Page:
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  28. I have reached the stage in life where there is just the two of us, so keeping the home in order isn't quite the task it used to be...less laundry, less time straightening up, etc. In all honesty though it wasn't until about a year ago when our son and daughter-in-law gifted us with a Kindle that I began devouring books left and right! That is actually how I found YOU, Jody! Inspired reads offered The Preacher's Bride as a free download. I shared with you shortly after reading it just what an impact it had on me. When I think of some of the useless ways I would spend my time and then weigh that against reading truly good literature I came to realize that what I should feel guilty about was the time I'd wasted doing other things instead of reading. I like to read to enrich my mind and my spirit. So whether that be through the great classics, historical accounts, historical novels, or novellas I enjoy knowing that they are helping me to increase my knowledge...expand my own world a bit...without ever leaving my home! I love reading books that have been written with such passion that the story actually draws me out of myself to the point that when I finish reading the book I miss the characters! When I read The Preacher's Bride I would have to put it down for an hour or so and mull over what I'd read, but I couldn't wait to pick it back up again to get some more food for thought. I have such a new appreciation for being born in a country where I still have the privilege to practice my religious rights...and am so thankful for the Puritans and men like John Bunyan! Unending Devotion was the same way...it gave me insight in to how people of that time period looked at different industries and the way they could rationalize the sinful acts that were brought about by their industry. Yet again, how greed was what caused them to rationalize. I'll always be interested in reading your books because they make me think, as well as cause me to search my own heart. It's incredible to me how God uses your pen, Jody. I'm so thankful for it!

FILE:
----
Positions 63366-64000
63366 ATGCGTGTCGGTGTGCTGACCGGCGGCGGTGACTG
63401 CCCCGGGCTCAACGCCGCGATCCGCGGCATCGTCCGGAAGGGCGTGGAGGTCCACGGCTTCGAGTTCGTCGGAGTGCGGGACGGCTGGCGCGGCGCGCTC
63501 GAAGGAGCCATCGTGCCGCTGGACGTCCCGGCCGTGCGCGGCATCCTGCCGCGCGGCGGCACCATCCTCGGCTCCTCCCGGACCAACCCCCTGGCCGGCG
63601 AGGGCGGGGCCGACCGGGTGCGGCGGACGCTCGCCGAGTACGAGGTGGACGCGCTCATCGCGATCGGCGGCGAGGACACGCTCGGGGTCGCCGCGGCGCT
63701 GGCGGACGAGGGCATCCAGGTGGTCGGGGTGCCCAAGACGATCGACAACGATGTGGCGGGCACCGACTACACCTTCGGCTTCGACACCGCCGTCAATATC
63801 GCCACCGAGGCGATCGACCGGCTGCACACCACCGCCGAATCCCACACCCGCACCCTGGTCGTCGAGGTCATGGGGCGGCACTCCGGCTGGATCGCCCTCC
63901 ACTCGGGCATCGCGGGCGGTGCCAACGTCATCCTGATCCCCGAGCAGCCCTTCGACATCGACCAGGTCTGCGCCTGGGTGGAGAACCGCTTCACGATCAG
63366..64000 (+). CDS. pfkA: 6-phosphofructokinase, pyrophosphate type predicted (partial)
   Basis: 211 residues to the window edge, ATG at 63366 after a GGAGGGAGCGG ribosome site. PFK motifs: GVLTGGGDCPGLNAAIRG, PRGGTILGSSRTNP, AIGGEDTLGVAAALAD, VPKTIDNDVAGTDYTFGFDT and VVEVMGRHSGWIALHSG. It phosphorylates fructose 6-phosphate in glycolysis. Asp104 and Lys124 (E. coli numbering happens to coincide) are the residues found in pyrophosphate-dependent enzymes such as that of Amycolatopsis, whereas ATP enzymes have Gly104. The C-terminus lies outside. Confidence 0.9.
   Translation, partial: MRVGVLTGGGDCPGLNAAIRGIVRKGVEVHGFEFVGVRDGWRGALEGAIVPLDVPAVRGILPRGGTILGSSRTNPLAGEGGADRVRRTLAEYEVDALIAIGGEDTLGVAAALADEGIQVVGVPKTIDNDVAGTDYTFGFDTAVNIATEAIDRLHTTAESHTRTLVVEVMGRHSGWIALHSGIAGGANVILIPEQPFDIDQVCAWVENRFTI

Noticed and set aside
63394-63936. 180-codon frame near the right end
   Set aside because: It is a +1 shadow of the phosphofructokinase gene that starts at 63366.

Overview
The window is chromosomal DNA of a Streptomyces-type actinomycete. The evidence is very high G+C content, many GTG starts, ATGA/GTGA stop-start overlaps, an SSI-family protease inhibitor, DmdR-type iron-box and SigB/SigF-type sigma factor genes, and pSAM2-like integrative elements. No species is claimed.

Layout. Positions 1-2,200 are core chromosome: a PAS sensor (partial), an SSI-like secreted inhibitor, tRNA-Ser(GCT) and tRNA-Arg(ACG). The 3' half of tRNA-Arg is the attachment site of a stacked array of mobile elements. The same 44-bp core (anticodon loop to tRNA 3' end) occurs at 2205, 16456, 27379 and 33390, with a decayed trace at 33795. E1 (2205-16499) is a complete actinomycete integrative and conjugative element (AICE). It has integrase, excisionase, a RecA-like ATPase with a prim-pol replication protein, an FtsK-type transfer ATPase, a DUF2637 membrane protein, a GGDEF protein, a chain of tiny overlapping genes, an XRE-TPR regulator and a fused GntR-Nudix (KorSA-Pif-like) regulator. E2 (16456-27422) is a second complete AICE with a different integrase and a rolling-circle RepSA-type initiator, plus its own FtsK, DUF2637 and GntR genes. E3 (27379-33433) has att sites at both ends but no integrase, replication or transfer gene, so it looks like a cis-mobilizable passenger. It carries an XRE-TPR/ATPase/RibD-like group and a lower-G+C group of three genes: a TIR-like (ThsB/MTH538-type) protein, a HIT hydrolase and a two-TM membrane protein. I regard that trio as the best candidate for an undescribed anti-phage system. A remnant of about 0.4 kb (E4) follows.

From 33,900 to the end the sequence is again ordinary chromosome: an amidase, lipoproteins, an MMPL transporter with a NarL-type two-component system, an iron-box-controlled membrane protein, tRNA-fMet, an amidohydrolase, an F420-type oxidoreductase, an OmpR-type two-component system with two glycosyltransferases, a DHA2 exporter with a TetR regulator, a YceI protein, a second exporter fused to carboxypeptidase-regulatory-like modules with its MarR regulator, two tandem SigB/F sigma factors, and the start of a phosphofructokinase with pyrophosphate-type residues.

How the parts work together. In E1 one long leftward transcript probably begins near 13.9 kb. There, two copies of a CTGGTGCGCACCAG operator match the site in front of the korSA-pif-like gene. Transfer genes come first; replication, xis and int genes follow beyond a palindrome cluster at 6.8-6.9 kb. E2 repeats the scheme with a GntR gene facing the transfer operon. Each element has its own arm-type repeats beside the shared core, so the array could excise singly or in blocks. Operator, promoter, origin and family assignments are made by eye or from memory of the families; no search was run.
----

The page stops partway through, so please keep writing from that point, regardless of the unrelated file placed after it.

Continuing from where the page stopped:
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    1. Loved hearing your perspective! That's true that even if we DO have the time, we can waste in on other things that are less edifying. There really are so many great books to choose from, that are uplifting and educational and a joy to read. So glad you found me through a free download of The Preacher's Bride! Thanks for the very sweet words of encouragement! :-)

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  29. Maybe I don't have more time to read because I'm on Pinterest. ;-) It has been fun creating a Pinterest board for my WIP though.

    I have a hard time reading fiction for pleasure because I dissect the plot, POV, dialogue, etc. I guess I'm just applying everything I'm learning in the craft of writing books that I read. I especially like to read the first page of novels to see how the author begins the drama. Since I'm working on sending my first 20 pages for critique, I'm a sponge that wants to absorb all I can in this regard, so I can hook my readers immediately.